Confessions of a Stream AnglerWritten by Mike Clifford/HeartlandOutdoorsman.Com
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The stream was running a little quicker than usual, but "The Rock" could still be seen sticking out of water, which generally meant it was safe to wade. With his rod in hand, wading staff and a small box of flies, Frank was on his way. Realizing he had a challenge ahead of him with winds swirling through canyon, Frank decided to make it easier on himself and tuck in behind towering bluff and work "hidden cove", as a few locals liked to refer to it. Many a trout had come from this pool under just such conditions, and Frank was able to repeat his time honored tactics on this particular day to land and release at least a dozen decent rainbows. As he prepared to pack it in and call it a morning, Frank noticed a familiar silouhette off in distance. The unmistakable outline could be none other than his trusty old friend.
Harold Westinghouse was a brooding figure even from a distance, standing well over six feet tall, and sporting a grey beard of "biblical proportions". "Hey Westinghouse!" Frank yelled as he made his way back to streambank. "You wearin' your lucky shirt today? Your not gonna need it, fish are hitting anything that gets near 'em!" Frank laughed. Sharing their spots was never an issue between these two, as they grew up together on this land and helped lead way in preservation of this watershed through extensive conservation efforts. As Frank got closer to his friend, fog seemed to lift in an almost surreal fashion and he found himself standing midstream staring at a newly fallen tree that must have been knocked down in recent storm.
It was at this moment that Frank suddenly realized his whole world had drastically taken a turn in last six months with loss of Mary, preceded three months earlier by loss of his best friend. Now it seemed as though he was losing his mind, as he stood there staring for what seemed like an eternity, with scattered memories flooding in and consuming his thoughts, trying to get a grip on what he was going to do from here with his life. Thoughts of packing away those boxes entered equation once again, and it was time.
The last year of Frank Malone's life was spent travelling to all places he always refused to visit because he had very best in his backyard and couldn't bear thought of ever turning his back on something so dear to him. Some say he died of a broken heart and only returned to be scattered into wind that he was always trying to escape from while out in water. Those that never got to know him will wish they had upon hearing of his life-long passion for this great land. One only needs to look toward sky and hope for a glimpse of a bald eagle spreading it's wings as it glides off into pines, and they will come to know that Frank still watches over this remarkable place, and all is well in this little corner of great outdoors.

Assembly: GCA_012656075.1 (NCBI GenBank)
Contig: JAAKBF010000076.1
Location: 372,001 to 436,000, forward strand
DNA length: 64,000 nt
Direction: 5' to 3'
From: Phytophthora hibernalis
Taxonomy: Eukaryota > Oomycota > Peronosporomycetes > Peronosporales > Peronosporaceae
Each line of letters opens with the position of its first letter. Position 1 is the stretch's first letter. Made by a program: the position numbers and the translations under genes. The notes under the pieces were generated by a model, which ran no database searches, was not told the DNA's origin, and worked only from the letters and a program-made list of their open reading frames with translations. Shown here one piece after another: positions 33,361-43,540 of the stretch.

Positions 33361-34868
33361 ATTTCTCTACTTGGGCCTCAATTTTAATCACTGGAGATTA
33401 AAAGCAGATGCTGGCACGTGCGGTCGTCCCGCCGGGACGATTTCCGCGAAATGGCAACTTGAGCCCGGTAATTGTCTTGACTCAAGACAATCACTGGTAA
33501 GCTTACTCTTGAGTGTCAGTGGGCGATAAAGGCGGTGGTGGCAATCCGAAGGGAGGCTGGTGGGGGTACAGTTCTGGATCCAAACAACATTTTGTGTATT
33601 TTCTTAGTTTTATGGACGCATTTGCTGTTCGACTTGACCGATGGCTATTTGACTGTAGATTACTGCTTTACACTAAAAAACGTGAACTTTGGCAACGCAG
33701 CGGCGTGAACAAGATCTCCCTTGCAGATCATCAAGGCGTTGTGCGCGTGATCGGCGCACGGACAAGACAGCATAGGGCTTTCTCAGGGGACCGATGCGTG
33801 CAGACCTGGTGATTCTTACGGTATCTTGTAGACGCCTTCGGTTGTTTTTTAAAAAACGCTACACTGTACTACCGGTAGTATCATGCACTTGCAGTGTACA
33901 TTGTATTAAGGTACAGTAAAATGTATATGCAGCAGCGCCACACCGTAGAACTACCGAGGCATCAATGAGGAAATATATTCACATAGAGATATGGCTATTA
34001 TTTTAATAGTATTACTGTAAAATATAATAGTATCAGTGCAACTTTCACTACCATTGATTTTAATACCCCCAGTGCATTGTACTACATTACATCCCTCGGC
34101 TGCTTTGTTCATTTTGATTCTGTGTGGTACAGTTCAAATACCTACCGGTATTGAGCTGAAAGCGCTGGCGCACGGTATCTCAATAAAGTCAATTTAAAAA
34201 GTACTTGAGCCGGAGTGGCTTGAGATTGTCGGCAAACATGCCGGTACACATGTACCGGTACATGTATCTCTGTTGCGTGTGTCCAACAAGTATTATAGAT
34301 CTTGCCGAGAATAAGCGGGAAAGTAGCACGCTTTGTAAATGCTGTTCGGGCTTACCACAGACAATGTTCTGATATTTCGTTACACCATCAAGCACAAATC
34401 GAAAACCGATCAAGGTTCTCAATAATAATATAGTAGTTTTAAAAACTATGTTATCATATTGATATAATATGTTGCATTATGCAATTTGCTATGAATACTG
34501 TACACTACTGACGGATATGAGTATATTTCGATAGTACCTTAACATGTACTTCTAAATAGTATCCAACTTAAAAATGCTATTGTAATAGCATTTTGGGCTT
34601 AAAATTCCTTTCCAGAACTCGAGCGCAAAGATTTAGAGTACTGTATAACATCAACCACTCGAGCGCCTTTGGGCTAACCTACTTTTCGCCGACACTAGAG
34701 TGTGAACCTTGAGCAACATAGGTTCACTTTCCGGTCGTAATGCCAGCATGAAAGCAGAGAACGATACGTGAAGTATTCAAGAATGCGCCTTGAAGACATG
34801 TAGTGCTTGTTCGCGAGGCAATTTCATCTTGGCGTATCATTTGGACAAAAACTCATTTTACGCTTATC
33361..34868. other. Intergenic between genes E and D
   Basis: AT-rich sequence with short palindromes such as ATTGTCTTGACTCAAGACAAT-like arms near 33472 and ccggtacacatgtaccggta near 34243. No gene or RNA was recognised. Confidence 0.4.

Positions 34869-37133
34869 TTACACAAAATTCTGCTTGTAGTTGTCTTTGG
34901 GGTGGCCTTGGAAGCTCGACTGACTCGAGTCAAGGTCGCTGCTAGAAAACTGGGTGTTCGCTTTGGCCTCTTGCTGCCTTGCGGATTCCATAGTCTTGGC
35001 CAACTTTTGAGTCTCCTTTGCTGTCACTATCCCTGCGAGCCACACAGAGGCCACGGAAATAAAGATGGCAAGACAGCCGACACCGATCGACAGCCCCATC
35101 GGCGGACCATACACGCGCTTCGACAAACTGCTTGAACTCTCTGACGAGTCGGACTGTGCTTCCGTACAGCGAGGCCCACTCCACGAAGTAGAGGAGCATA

The End HeartlandOutdoorsman.Com
All articles copywritten by Mike Clifford and HeartlandOutdoorsman.Com
What to Know When Buying a GPSWritten by Chuck Fitzgerald
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Here are features and products I recommend. For outdoor athlete or sportsman, be sure your GPS has these features: topographical mapping, back tracking, a computer interface, weatherproofing, 12 receiver channels and WAAS. I recommend portable GPS units in Garmin eTrex Series and Magellan Meridian Series. For driving applications, be sure your GPS has these features: street mapping, large display, a computer interface and external antenna compatibility. I recommend automotive GPS units in Garmin StreetPilot Series and Magellan RoadMate Series. For boating and other marine applications, be sure your GPS has these features: marine mapping, color screen, active sonar, back tracking, a computer interface and weatherproofing. I recommend marine GPS Units in Garmin GPSMAP Series.
Prices for GPS units vary a great deal and in general, you get what you pay for. While some units cost around $100 and offer relatively few features, others may cost as much as $1000 or even more and are loaded with dozens of features. Here is a good rule of thumb for determining how much money to spend on your next GPS. You should expect to pay between $200 and $300 to get a decent GPS Unit. I own a Garmin eTrex Vista. I believe it is best GPS available for under $300.
If you don’t have a GPS or yours is more than five years old, now’s time to get one. Adding a new GPS to your inventory of backcountry toys will take your outdoor adventures to a new level of enjoyment. Use this information and you’ll Get It Right The First Time. Get Outdoors!
Chuck Fitzgerald is the owner of Arizona based BackCountry Toys, an online specialty store with the “Best Gear Out There” and dedicated to helping outdoor enthusiasts to “Get It Right The First Time” with timely educational information. Please visit http://www.BackCountryToys.com to find great gear and to receive the Fact & Tips e-newsletter, "FreshAir.” (800) 316-9055.